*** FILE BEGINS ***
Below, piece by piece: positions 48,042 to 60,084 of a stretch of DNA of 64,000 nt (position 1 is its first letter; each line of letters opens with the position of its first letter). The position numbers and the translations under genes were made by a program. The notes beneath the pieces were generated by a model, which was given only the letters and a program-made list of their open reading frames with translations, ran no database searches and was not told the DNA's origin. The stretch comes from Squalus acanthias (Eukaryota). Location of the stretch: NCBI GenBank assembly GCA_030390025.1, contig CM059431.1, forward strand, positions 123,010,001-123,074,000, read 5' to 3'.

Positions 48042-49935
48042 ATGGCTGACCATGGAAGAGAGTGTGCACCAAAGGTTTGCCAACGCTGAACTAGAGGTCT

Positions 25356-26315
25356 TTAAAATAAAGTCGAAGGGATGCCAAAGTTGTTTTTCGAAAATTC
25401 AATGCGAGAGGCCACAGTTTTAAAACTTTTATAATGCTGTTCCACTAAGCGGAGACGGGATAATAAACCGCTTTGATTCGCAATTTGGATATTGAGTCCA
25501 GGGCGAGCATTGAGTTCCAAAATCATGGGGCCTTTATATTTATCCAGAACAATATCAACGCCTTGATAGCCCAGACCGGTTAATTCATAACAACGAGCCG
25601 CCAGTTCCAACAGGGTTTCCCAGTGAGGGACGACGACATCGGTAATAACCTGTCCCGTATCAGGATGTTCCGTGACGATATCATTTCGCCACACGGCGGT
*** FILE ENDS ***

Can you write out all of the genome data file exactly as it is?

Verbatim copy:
Below, piece by piece: positions 48,042 to 60,084 of a stretch of DNA of 64,000 nt (position 1 is its first letter; each line of letters opens with the position of its first letter). The position numbers and the translations under genes were made by a program. The notes beneath the pieces were generated by a model, which was given only the letters and a program-made list of their open reading frames with translations, ran no database searches and was not told the DNA's origin. The stretch comes from Squalus acanthias (Eukaryota). Location of the stretch: NCBI GenBank assembly GCA_030390025.1, contig CM059431.1, forward strand, positions 123,010,001-123,074,000, read 5' to 3'.

Positions 48042-49935
48042 ATGGCTGACCATGGAAGAGAGTGTGCACCAAAGGTTTGCCAACGCTGAACTAGAGGTCT

Positions 25356-26315
25356 TTAAAATAAAGTCGAAGGGATGCCAAAGTTGTTTTTCGAAAATTC
25401 AATGCGAGAGGCCACAGTTTTAAAACTTTTATAATGCTGTTCCACTAAGCGGAGACGGGATAATAAACCGCTTTGATTCGCAATTTGGATATTGAGTCCA
25501 GGGCGAGCATTGAGTTCCAAAATCATGGGGCCTTTATATTTATCCAGAACAATATCAACGCCTTGATAGCCCAGACCGGTTAATTCATAACAACGAGCCG
25601 CCAGTTCCAACAGGGTTTCCCAGTGAGGGACGACGACATCGGTAATAACCTGTCCCGTATCAGGATGTTCCGTGACGATATCATTTCGCCACACGGCGGT